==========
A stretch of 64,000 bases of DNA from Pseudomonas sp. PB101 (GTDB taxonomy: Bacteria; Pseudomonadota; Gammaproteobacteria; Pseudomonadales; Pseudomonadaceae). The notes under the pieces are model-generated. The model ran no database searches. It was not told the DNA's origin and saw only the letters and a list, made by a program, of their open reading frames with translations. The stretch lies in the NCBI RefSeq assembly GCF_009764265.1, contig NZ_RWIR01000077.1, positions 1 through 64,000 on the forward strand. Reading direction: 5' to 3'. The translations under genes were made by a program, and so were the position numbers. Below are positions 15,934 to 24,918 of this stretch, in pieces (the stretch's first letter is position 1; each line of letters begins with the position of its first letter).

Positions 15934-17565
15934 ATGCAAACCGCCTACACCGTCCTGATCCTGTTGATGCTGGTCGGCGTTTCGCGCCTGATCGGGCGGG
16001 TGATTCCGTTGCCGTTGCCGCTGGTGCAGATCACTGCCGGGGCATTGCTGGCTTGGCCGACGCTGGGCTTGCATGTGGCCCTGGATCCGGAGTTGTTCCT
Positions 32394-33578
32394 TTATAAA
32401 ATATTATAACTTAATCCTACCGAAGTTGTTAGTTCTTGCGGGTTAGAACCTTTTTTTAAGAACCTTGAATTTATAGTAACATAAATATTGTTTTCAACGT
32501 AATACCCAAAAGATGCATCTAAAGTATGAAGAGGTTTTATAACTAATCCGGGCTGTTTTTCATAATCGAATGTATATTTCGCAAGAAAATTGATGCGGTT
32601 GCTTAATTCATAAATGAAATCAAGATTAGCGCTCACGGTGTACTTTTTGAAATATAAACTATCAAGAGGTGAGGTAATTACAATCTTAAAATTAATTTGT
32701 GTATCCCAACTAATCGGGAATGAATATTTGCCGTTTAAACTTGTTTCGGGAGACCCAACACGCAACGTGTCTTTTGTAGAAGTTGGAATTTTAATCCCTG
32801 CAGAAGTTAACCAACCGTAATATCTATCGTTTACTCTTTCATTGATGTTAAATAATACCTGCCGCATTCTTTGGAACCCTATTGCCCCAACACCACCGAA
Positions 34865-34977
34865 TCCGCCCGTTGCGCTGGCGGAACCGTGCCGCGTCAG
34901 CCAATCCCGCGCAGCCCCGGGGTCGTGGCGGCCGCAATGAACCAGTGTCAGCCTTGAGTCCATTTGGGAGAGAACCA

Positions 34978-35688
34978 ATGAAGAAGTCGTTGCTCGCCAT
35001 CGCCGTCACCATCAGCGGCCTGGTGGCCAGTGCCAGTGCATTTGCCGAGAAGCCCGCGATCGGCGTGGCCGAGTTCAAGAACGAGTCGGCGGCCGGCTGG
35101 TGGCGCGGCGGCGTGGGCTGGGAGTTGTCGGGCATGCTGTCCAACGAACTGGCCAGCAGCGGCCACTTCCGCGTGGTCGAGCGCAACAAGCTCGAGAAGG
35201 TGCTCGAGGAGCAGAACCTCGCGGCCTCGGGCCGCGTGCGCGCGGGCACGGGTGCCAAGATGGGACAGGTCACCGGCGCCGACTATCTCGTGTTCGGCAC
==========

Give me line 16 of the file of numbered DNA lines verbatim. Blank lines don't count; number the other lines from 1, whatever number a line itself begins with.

34978 ATGAAGAAGTCGTTGCTCGCCAT